An exact solution to the WGF formula (4) is generally infeasible. A typical solution is to approximate the continuous-time solution of (4) with discrete-time flows, called discrete gradient flows (DGFs). Denote

to be the space of probability measures with finite 2nd-order moments, and define the following optimization problem with a step size

:

(5)

where denotes the Wasserstein distance between and . Here is such that corresponds to the target distribution. The idea of DGFs is to approximate the continuous-time solution from (4) via a composition of a sequence of discrete solutions of (5), i.e.,

(6)

The DGF method is the gradient-descent analogy on Euclidean space for . One can show that when , the solution from DGFs (6) converges to the true flow (4) for all [Craig2014].

3 Self-Adversarially Learned Bayesian Sampling

In this section, we develop a GAN-based framework to efficiently solve the DGF problem (6), avoiding the computational complexity of the original particle-approximation-based methods [Chen et al.2018]. Based on this, more powerful and flexible approximations with a self-adversarial learning scheme are developed.

3.1 Reformulating POS as conditional GANs

We first specify the functional energy in (5). For popular sampling methods such as SG-MCMC and SVGD, has been shown to be the KL-divergence between and the target distribution 111Though the metric for SVGD is defined as a variant of the Wasserstein distance called -Wasserstein distance [Liu2017].. In this case, the DGF method described above becomes the well-known Jordan-Kinderlehrer-Otto scheme (JKO) [Jordan, Kinderlehrer, and Otto1998]. For convenience, we instead define the functional energy as the Jensen-Shannon divergence (JSD) between and . Note the JSD also endows the convexity property, rendering a unique optimal solution as for the KL-divergence. Consequently, the DGF (5) becomes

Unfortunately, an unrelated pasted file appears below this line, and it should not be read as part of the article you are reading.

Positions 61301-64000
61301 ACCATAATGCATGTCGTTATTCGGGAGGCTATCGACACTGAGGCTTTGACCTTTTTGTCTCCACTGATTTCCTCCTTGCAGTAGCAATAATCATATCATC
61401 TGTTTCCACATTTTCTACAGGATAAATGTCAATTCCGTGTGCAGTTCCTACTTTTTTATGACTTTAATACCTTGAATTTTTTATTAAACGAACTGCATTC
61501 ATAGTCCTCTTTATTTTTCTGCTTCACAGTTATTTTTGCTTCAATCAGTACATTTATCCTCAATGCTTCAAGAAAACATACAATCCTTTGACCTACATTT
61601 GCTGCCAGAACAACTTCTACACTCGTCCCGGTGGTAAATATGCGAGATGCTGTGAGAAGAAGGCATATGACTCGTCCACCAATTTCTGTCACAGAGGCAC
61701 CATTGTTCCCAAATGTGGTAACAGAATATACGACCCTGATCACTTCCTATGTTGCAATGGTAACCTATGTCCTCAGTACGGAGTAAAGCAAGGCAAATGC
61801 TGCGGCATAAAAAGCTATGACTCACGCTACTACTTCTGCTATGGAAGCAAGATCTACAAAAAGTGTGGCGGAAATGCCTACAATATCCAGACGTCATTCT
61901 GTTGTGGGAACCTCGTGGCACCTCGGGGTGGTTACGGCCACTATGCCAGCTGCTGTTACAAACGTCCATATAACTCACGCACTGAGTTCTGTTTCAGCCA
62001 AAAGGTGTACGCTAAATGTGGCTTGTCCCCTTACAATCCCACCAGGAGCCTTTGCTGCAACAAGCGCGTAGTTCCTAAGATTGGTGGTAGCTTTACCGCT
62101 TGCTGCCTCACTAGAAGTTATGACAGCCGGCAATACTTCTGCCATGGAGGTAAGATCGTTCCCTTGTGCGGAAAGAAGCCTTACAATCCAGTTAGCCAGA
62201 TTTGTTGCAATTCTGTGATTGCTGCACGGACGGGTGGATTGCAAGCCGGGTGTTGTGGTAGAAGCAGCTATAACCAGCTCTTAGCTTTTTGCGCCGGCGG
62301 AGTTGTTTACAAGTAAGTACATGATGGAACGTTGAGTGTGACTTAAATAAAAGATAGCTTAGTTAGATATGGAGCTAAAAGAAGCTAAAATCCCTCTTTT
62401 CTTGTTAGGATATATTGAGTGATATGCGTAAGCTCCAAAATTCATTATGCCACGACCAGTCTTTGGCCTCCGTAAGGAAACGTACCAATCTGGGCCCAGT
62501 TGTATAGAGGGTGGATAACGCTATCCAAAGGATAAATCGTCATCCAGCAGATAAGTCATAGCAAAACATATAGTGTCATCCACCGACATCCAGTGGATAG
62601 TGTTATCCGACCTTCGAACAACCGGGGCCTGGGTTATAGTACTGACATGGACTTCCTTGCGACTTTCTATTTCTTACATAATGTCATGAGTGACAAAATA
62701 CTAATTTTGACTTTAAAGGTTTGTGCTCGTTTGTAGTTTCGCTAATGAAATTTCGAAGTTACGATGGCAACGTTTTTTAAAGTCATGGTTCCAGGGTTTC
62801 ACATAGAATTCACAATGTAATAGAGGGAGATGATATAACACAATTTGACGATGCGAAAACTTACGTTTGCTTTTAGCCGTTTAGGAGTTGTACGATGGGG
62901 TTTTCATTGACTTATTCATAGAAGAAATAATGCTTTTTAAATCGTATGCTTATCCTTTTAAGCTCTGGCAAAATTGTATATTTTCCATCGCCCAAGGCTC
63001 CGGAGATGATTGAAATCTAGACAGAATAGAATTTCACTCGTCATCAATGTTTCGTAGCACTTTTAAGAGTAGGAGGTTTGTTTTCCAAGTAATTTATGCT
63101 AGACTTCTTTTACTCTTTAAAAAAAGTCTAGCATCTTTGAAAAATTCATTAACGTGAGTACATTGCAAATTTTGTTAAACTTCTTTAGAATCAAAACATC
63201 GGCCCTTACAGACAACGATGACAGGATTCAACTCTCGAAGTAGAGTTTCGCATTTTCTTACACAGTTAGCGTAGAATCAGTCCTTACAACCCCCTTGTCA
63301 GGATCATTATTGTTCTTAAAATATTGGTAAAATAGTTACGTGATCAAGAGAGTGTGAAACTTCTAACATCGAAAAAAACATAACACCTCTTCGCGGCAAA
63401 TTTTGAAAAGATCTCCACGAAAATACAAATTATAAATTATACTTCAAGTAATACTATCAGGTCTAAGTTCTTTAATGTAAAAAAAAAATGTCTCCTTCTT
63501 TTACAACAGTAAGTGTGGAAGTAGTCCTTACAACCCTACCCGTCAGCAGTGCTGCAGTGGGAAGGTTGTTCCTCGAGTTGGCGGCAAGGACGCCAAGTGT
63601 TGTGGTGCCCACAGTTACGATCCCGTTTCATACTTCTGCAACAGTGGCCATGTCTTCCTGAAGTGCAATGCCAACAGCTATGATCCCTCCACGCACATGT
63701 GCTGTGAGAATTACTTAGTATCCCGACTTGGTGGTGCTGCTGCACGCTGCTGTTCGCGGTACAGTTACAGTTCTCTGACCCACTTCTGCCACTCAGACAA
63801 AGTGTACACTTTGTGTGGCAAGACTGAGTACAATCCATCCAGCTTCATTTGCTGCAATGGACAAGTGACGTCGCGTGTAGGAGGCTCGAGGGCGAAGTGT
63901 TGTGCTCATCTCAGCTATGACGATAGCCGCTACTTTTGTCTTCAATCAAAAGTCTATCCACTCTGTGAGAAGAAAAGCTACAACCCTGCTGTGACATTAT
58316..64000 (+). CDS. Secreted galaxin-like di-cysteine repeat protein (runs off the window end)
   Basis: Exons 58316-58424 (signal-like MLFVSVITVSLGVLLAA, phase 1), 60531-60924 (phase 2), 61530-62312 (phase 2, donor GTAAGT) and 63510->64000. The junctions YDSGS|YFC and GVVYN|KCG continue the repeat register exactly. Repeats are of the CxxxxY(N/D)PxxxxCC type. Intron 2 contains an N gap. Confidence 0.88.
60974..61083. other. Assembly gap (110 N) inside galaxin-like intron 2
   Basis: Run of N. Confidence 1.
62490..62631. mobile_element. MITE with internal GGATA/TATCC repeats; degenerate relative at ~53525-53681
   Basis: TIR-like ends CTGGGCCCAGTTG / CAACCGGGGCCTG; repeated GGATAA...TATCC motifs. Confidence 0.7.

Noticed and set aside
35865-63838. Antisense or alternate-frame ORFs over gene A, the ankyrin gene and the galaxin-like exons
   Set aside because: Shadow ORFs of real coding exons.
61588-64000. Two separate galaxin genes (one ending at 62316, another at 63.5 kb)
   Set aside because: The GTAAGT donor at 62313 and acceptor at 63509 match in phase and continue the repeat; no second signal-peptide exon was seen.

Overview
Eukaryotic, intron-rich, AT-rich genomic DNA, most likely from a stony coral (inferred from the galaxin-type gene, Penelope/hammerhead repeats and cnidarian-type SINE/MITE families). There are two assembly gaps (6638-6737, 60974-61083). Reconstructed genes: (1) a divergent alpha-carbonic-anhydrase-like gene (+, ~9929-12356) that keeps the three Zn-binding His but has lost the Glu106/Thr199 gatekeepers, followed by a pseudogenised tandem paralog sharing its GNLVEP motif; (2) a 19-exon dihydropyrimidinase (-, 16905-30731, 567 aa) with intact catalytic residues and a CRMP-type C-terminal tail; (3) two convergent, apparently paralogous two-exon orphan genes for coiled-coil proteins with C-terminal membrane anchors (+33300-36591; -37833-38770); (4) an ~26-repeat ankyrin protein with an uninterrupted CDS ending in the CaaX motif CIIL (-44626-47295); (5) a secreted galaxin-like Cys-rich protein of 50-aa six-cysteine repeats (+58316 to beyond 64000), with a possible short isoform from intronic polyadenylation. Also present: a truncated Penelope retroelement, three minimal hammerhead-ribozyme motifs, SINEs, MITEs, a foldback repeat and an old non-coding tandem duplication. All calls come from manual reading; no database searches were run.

(7)

where is a tunable parameter.

Now solving the WGF (4) is equivalent to composing results from a sequence of optimizations defined in (7) via (6). As a result, is optimized sequentially, each time conditioning on its previous value. In addition, the JSD is well-known to be the objective function of GAN. Consequently, the optimization problem (7) can be reformulated as a conditional GAN, where is defined as an implicit distribution induced by a conditional generator . Specifically, is designed to take an old sample and random noise as input, and outputs the updated sample. The term in (7) regularizes the outputs such that they are not too far away from their input samples. According to the GAN theory [Goodfellow et al.2014], (7) is equivalent to the following objective:

(8)

where denotes the true data distribution, is the previous sample from the generator whose implicit distribution is denoted as ; denotes the implicit distribution of the output ; and is a discriminator network to distinguish an input to be real or fake. A conditional generator is required because the output is correlated with the input via the term. The objective (8) is illustrated in Figure 1 (left).